G.I.Joe Deviations

Paul Allor is a fantastic writer. If you don’t believe me, then you should check out G.I.Joe Deviations, in which over the course of 24 pages he tells a complete story set in an alternate world of G.I.Joe where Cobra wins, which makes Cobra Commander go a little stir crazy. The nature of the book is more comedy than action orientated, which isn’t to say it isn’t action packed, but the focus of a lighter tone works a lot better then a gritty end of the world type.  The idea of Destro and the Baroness settling down and having kids is brilliant, as is the idea of having to replace several nannies. I won’t spoil it for anyone except to say you should check it out as it’s perhaps one of the better books out there.

But it does lead to a slightly larger problem. While the book is fantastic, I have to question who it is really written for? The Deviations range is certainly inventive, it’s also a bit baffling because they’re seemingly made for fans of the respective title,s of which there are four other books. That’s okay, but they’re not really user friendly, because unless you have a vested interest in the characters already, you won’t really care if Mulder was abducted by aliens or if Optimus Prime decided that he’d rather not die. To be fair there is a recap page in the cover explaining the series, but I can’t really imagine anyone who isn’t already a G.I.Joe fan walking past it on the shelf and deciding to read it. No matter how great the review is. The same goes for the other books as well. Unless I’m already a fan of the series, I don’t really care how a world would be different if X happened and not Y.

That’s not to say that they’re not any good, because they are and if Paul Allor were to write a G.I.Joe book I’d sign up for that in a heart beat. But seeing as the goal of a comic company is to increase readership of these titles, offering an alternate look into what could’ve been doesn’t really strike me as some thing will bring in new readers, and while the concept is cool, I can’t really see it as a basis for a monthly title.


Justice, like lighting.

Jim Cornette, the patron saint of wrestling once said that the average life cycle of a wrestling fan is seven years, thus you can recycle gimmicks for a new audience to experience fresh if you change the basic premise a little bit. This, I believe was brought up at Marvel during one of their brain storming sessions some time ago because apart from Secret Wars and Civil War 2 we’re also getting a new Thunderbolts comic. Thunderbolts has a specail place in my heart, like G.I.Joe, Squirel Girl and Howard the Duck, the series has brought out themes that not only I can identify with, but is a book of great story telling. It’s the idea of a simple story done really well.

For those of you who missed the original series, it started out as Baron Zemo (who always sounds awesome with a Chris Latta voice) and a version of the Master of Evil posing as heroes after the Fantastic Four and the Avengers all perished while fighting Onslaught. It was the 90’s, what can I say. The first Thunderbolts issue had the debut of new heroes, or older ones such as Citizen V, Atlas, Meteorite, Songbird, Techno and Mach 1 appear but the last pages revealed them to be the aforementioned masters of evil in a twist that could be pulled off because the internet wasn’t really around back then.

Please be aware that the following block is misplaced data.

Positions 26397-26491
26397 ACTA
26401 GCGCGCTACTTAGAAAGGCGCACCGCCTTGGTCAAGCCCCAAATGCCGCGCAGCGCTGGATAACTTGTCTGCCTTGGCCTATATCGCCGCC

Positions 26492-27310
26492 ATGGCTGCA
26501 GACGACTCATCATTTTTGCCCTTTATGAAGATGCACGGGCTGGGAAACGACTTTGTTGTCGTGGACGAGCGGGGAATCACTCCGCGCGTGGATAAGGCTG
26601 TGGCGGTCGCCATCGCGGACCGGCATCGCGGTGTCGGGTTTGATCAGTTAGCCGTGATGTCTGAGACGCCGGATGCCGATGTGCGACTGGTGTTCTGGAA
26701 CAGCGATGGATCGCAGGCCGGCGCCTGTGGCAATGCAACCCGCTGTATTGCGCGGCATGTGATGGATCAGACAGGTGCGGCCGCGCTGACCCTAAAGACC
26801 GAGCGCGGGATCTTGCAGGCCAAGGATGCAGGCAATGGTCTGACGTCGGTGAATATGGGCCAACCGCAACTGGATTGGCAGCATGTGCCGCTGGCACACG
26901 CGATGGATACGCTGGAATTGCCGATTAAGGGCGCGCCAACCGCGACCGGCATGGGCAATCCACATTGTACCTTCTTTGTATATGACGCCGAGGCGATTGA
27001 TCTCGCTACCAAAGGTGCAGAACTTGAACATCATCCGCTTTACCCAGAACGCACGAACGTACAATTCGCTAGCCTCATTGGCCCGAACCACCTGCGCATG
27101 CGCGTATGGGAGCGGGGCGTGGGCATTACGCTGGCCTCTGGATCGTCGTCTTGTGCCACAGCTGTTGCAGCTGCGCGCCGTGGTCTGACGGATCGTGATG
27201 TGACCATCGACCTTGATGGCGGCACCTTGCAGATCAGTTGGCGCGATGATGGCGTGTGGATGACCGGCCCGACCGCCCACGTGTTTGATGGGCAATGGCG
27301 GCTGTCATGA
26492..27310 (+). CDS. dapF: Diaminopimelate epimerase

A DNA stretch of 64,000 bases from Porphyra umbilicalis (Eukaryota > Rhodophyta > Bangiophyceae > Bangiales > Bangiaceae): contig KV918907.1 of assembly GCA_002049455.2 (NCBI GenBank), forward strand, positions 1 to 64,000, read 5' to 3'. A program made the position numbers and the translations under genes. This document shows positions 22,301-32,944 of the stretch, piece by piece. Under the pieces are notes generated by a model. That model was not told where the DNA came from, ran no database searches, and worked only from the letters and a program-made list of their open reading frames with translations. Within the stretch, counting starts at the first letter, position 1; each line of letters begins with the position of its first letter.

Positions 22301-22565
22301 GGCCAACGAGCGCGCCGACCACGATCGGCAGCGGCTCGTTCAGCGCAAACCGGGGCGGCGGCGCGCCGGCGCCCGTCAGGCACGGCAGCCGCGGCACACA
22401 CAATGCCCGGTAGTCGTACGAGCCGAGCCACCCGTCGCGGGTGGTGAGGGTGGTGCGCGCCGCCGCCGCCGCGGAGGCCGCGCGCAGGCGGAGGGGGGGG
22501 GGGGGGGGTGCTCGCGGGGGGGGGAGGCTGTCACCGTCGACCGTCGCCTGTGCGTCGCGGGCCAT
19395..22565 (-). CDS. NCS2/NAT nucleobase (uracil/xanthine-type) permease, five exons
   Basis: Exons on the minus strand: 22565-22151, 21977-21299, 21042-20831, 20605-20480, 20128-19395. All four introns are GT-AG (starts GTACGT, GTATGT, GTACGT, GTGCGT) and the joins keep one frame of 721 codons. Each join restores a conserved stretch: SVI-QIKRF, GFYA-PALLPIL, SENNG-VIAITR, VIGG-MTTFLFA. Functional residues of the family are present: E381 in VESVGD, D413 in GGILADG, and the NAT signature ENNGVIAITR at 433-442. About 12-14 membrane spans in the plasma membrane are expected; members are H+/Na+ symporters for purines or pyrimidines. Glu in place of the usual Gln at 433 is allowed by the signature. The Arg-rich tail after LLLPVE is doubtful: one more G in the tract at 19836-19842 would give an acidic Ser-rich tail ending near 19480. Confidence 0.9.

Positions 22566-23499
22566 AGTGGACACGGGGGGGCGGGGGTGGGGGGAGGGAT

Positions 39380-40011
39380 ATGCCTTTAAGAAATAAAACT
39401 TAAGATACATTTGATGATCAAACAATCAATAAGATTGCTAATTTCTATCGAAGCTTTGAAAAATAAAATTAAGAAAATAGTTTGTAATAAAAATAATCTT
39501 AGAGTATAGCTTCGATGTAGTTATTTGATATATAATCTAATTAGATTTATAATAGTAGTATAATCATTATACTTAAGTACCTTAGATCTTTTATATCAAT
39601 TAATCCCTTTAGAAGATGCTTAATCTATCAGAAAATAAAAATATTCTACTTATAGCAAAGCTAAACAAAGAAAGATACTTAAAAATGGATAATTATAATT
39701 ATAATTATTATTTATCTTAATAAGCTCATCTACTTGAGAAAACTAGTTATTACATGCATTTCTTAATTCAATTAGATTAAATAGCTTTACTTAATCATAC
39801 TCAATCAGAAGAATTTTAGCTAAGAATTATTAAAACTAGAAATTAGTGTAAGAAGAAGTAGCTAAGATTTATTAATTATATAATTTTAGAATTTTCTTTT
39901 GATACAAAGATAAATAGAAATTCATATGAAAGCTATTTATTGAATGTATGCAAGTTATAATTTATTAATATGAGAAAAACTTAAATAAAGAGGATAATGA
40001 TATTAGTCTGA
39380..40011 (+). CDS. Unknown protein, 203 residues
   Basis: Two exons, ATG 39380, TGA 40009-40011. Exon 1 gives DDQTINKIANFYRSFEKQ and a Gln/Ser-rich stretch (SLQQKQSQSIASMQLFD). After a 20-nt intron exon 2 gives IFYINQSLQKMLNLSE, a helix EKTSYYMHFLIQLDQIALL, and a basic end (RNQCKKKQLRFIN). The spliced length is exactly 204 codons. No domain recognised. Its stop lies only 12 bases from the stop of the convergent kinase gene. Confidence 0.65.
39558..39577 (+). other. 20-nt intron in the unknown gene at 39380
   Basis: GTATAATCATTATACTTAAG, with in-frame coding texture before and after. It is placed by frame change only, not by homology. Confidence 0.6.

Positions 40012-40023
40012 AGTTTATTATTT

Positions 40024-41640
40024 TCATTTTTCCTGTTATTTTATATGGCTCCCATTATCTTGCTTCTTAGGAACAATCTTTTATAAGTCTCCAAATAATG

I only really came on board after the event Civil War, when Norman Osborn used the Thunderbolts as criminals hunting outlaw heroes as it was written by Warren Ellis, which gave way to them being Osborn’s group of killers before Jeff Parker returned the Thunderbolts to the original idea of criminals redeeming themselves through hard work and being good, while undertaking missions from the US government.

Before you bring up the comparison to the suicide squad book, both books are fundamentally different to each other. The squad is about criminals undertaking dangerous black ops missions in order to get a reduced sentence, or even freedom. The Thunderbolts were about using criminals to undertake mission while working off their sentence, with the plan being that they would’ve been reformed enough to let go. Suicide squad has always been a murky book especially when you get down to the face that the US government don’t want people like Deadshot to be reformed because of how useful they can be, killers without a conscious and all that, and using the squad to carry out assassinations where as the Thunderbolts were almost always used in lower profile missions that were dangerous, but still expected everyone to return.

The Thunderbolts though are more about redemption which can be a powerful motivation. It shows that there is hope for any one who does want to change, and shows us that that change wont be easy and it’ll be hard work. When the title was co-opted for a new take with a team lead by Red Hulk one of the best parts was when Hawkeye heard about it and was pissed off that the name was being used incorrectly. Red Hulk filed the team with mercs and killers, like Elektra and Punisher and made it more of a hit squad then a team based around redemption. That series of books, while okay, is really just an excuse for ultra violence in comics, which if you’re into that is fine.